I’ll take the plunge and just say it: everyone’s got a sinking feeling in this play about military wives of submariners. There’s an encounter group full of them who meet at a submarine history museum. They vent about their jobs, complain about the people they meet, long for their husbands and occasionally cough up the true confession. Aside from the new girl (Amanda Lipinski), not one of them has a buoyant soul. They’re all quite desolate and looking to place the blame on just about anyone other than their husbands who are off serving the USA.
Elsewhere, their fellow sufferer Rebecca (Meg Elliot)—who is willing to place the blame on her absent spouse—languishes in her bathroom while penning missives to long dead Confederate Horace Hunley (Nate White), underwater pioneer and developer of early hand-powered submarines. Arriving to alleviate some of Rebecca’s misery—though in occasionally aggressive, angry tones—the Hunley character is the comic relief for the bathroom scenes. While across town—and across the well-utilized small stage of Side Project—the women in the support group get some laughs even at their most dour moments, their Prisoner of Woe pal Rebecca isn’t the slightest bit humorous. The tub in which she wallows may not have a drop in it, but she’s fully submerged in a murky swamp of self-pity and delusion from the moment we meet her. If she had any more self-awareness, she’d recognize Hunley’s appearance as her chance to either finally drown or instead come up for air. Lacking any such perspective, she needs a concerned visit from the other ladies to actually see what’s going on in and around her. It’s interesting that these women are all put upon by the patriotic endeavors of their Naval hubbies but the only military man they or we see or hear from is a traitor trying to save the day. Interesting, but wholly unaddressed or even remarked upon.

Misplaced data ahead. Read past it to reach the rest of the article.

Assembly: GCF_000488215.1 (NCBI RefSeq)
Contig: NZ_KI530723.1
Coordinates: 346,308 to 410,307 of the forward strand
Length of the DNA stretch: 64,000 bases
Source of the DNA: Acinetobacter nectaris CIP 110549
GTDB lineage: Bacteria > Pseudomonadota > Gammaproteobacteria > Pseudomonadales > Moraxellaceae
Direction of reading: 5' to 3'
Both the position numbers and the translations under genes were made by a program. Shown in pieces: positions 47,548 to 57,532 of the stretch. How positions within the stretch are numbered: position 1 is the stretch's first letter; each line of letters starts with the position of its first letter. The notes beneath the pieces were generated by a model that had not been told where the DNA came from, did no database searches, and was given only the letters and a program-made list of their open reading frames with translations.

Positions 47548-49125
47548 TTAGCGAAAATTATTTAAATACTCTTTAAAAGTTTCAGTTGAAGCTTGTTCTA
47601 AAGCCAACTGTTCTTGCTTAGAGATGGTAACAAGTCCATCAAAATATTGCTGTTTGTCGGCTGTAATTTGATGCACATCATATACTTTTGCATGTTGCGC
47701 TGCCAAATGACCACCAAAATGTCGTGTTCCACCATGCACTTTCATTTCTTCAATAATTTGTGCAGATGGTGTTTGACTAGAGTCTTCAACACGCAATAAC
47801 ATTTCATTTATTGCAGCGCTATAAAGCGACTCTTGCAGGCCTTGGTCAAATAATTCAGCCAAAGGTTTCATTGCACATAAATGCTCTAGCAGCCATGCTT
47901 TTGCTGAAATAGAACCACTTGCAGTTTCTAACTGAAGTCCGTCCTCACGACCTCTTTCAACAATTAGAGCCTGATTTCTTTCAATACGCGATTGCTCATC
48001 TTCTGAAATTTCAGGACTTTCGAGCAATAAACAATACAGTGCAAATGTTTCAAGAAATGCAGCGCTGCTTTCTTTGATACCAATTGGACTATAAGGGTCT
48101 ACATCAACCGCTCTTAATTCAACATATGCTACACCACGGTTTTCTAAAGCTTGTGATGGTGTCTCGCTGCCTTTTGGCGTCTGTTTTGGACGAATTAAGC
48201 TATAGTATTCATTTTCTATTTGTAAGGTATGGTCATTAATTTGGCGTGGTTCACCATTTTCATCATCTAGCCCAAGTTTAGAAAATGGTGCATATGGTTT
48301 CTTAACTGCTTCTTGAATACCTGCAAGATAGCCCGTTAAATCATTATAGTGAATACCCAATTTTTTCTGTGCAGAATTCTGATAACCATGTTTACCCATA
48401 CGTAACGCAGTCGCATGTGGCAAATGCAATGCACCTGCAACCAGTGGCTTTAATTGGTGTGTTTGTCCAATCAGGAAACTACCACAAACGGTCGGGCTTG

The performances in this pleasantly absurd dramedy are strong and the direction ably moves the action between Rebecca’s bathroom, the conference room where the other ladies meet at the museum, the car in which nervous Kate (Julia Daubert) drives the new gal, and the bedroom where Kate—nearly as delusional as Rebecca in this regard—spoons with a casually manipulative hairdresser (Mike Shields) with whom she imagines she’s having an affair. There’s also a subplot involving learning Japanese in a desperate attempt to redefine meaning.
A lot takes place in the tight confines of “Hello Failure” and a good deal of it is entertaining and thoughtful. But Kristen Kosmas’ thoughtful script falters in providing nothing to like about lead character Rebecca and yet very little to bother disliking about her. She’s self-pitying, unwell and unsympathetic; she seems merely a vessel for Hunley’s bemused and amusing return. The play ends as it starts, with the ladies looking to shift the focus away from themselves—this time not onto unseen other players but onto the audience. Somewhat confrontational and somewhat maudlin, the conclusion lacks the levity that helps keep the more engaging parts of the show afloat. (Raymond Rehayem)
the side project, 1439 West Jarvis, (773)340-0140, thesideproject.net. $20. Through July 6.